Pressure for Leveson inquiry to consider broadcast media

Broadcast media has so far escaped any phone-hacking controversy
Broadcast media has so far escaped any phone-hacking controversy

By Phil Scullion

Conservative backbencher Bill Cash has called for the Leveson inquiry into phone-hacking to be widened to consider the role of broadcast media.

Mr Cash yesterday tabled an early day motion on the issue which has already drawn the support of 13 other select committee chairs.

This follows a question put by the MP for Stone to the prime minister following Wednesday's phone-hacking statement.


His motion reads: "This House insists that the terms of reference of the Leveson inquiry must be extended to the whole media, including sound, visual and social media and include blagging and other unethical or illegal practices and not confined to 'phone-hacking'."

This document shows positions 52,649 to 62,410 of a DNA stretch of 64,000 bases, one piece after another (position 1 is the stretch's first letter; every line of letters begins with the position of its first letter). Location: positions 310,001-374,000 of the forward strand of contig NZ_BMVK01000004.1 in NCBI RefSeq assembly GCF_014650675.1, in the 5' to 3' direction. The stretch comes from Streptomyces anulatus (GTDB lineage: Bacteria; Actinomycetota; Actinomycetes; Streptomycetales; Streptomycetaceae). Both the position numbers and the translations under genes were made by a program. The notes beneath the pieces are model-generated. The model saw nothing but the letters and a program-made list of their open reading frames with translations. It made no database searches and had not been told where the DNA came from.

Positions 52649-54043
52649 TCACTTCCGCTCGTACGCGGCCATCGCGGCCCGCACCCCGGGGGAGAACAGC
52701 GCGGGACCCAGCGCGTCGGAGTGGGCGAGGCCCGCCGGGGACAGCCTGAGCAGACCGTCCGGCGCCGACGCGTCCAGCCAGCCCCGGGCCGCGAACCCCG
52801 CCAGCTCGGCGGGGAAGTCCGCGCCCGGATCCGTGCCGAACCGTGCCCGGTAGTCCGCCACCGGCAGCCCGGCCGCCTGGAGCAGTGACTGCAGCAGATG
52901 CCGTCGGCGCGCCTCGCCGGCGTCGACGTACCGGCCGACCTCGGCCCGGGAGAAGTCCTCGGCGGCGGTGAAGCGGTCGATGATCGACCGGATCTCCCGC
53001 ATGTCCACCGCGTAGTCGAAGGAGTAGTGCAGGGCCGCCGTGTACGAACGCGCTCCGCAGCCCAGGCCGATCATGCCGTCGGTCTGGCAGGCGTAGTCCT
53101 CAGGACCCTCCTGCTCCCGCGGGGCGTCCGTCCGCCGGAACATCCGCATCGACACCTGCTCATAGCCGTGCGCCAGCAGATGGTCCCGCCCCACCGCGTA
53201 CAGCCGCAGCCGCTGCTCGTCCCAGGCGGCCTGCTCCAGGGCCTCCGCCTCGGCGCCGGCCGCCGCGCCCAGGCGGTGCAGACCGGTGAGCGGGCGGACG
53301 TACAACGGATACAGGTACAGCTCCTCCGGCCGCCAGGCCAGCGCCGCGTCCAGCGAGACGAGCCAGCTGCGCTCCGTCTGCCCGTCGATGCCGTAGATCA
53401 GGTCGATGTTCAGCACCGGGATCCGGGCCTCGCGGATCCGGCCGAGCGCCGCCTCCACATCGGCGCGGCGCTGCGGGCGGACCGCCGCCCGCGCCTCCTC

A Downing Street spokesman promised to "reflect" on the suggestion.

If accepted the change would spell further trouble for News Corporation owner Rupert Murdoch as it would potentially see the phone-hacking scandal spill over to his broadcast assets.

One alteration has already been made to the terms of the inquiry with an extension allowing it to examine why Scotland Yard hired ex-News of the World editor Neil Wallis.

Theresa May, home secretary, has asked for the Metropolitan police to explain why Mr Wallis was awarded an advisory role on £24,000 a year in 2010.

London mayor Boris Johnson spoke yesterday with Met police chief Sir Paul Stephenson about the issue.

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